WAYNE’S MOM MOVES IN
In the beginning I thought it would be easy to take my husband’s mother into our home and care for her. After all, we had always had a good relationship. She lived right across the street when I was growing up, and when I was fourteen, I used to help her around the house quite often. I don’t know why it is more fun to do chores at someone else’s home, but it is. Maybe because they thank you more often than your own family does. Anyway, we were friends and our families were friends, as well. It didn’t hurt that I was attracted to her son, either. I liked being at his house when he came home from work.
He was four and a half years older than I was and probably thought I was a baby but I was determined that he was the man I was going to marry. Little did I realize that eventually is family would come along with him. I loved his parents, so when we had to take care of them, I didn’t think it would be bad. Boy, was I wrong!
This was probably the most difficult thing I have ever had to do. Now, don’t get me wrong, I loved my mother-in-law, at least I did when she was living in her own home. She was a different person then, sweet, easygoing, and caring. Illness changed her into someone I didn’t know. I tried to make allowances for the illness, but it wasn’t easy.
Caring for the elderly is a heartrending task at best. It’s as though they become children again. They often crave constant attention and resort to strange actions to get the attention they need. And sometimes they seem to enjoy sending you on a guilt trip. Ultimately, these changes may take a toll on your relationship.
When Wayne’s mother moved in she had a bad case of shingles in her ears and mouth and on one side of her face. Her doctor explained that this condition was very painful. She also suffered from an advanced case of emphysema, brought on by a lifetime of heavy smoking. This was almost too much for her to take. Her frail, little body was wasting away. But she needed help and we were determined to do what we could to make her comfortable. The first step was to set her up in our spare bedroom.
In the beginning, she wanted to be in the living room all the time. I understood her need to be near our family so she wouldn’t be so lonely, but I couldn’t understand why she needed to be in the thick of things when we had guests. She would lug her oxygen hose, pillow, blanket and many medications into our living room, all the while choking, coughing, and spitting out phlegm into issues that would land everywhere. I would find her tissues in the darnedest places. Now, I can take a lot, but it was difficult to entertain guests amid all this mess. We tried to coax her into her room, but she wanted to be in the front room.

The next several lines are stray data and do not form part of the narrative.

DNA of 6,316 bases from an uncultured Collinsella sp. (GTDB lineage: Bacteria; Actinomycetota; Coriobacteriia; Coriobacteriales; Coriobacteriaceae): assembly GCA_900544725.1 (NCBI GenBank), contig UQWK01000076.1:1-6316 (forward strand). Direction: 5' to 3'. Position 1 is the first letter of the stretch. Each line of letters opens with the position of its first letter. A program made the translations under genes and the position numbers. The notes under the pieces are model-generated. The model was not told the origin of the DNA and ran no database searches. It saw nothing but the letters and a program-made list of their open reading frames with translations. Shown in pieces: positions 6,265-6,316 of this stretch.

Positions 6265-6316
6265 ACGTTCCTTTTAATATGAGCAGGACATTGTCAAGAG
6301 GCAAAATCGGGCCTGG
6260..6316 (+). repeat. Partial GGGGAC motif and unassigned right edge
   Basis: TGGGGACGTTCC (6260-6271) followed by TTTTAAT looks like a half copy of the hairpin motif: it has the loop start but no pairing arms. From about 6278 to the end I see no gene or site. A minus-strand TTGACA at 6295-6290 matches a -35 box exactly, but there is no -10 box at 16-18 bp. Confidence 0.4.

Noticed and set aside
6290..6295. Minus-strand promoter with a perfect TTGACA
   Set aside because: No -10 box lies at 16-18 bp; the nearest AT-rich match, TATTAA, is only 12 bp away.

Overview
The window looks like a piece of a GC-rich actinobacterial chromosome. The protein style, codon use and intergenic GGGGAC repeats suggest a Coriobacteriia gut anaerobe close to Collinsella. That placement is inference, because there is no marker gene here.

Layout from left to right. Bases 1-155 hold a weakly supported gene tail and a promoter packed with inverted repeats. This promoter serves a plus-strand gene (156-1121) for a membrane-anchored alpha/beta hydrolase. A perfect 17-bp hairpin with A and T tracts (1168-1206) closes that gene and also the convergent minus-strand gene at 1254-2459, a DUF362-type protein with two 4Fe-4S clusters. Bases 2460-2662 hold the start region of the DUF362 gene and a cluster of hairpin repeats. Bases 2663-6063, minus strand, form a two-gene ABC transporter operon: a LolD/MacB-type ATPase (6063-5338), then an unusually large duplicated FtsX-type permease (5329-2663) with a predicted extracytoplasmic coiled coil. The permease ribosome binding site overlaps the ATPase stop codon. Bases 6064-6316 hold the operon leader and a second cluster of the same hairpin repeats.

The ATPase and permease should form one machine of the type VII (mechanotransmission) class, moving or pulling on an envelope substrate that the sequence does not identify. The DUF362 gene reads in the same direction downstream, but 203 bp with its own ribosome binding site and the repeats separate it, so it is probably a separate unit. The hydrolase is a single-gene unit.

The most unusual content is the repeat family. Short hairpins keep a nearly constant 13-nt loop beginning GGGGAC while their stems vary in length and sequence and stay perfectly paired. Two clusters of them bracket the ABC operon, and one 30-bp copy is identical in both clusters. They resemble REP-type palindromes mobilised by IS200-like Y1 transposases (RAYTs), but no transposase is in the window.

Because her living with us was supposed to be a temporary measure, Mother was occupying the extra bedroom that was a mere nine by nine feet. After she had been living with us for awhile, she decided it wasn’t big enough for all her things. We tried to soothe her by explaining that the situation was temporary and she would soon be home again, in her little trailer.
It wasn’t long before we realized that this wasn’t going to be a temporary stay, so if we wanted her to be happy we were going to have to give her a bigger room. We decided that our best option was to move out of our room and give her the master bedroom. It was thirteen by fifteen feet and had a bathroom with a walk-in shower that would make it easier for her. It isn’’t what we wanted to do, but it was all we could manage at the time.
We took her to her trailer so that she could pack her belongings and select the things that she wanted to keep with her. Most of the trinkets and small items would be sold at a yard sale and the rest of her belonging could stay in her trailer, so we could rent it furnished.
I wanted this big room to be special for her. I wanted to make it as much like home as possible, so I moved everything out and painted the walls and ceiling in the bedroom and the bathroom. This make it fresh and clean, and light. We moved our queen-sized waterbed (my pride and joy) to storage, since it wouldn’t fit in the smaller bedroom. The large dresser was too big for any other room, so we left it for her things.
The mirror had a china closet along one side to display her special treasures; the nightstand beside her single bed provided storage space and a drawer for her medications. We chose a single bed to give her more room I bought a new bedspread and curtain to match, in green and yellow to brighten up the room. We placed her coffee maker in the bottom of the end table (she drank coffee all day) and her dishes in the china closet. We hung her favorite pictures on the wall and placed her husband’s picture on the nightstand, along with a reading light. I added a comfortable rocking chair that I thought would be perfect for her to sit and crochet. The room really looked fresh and clean, and I was proud of the work we had done. I just knew she would be excited and happy when she she it. Wrong again!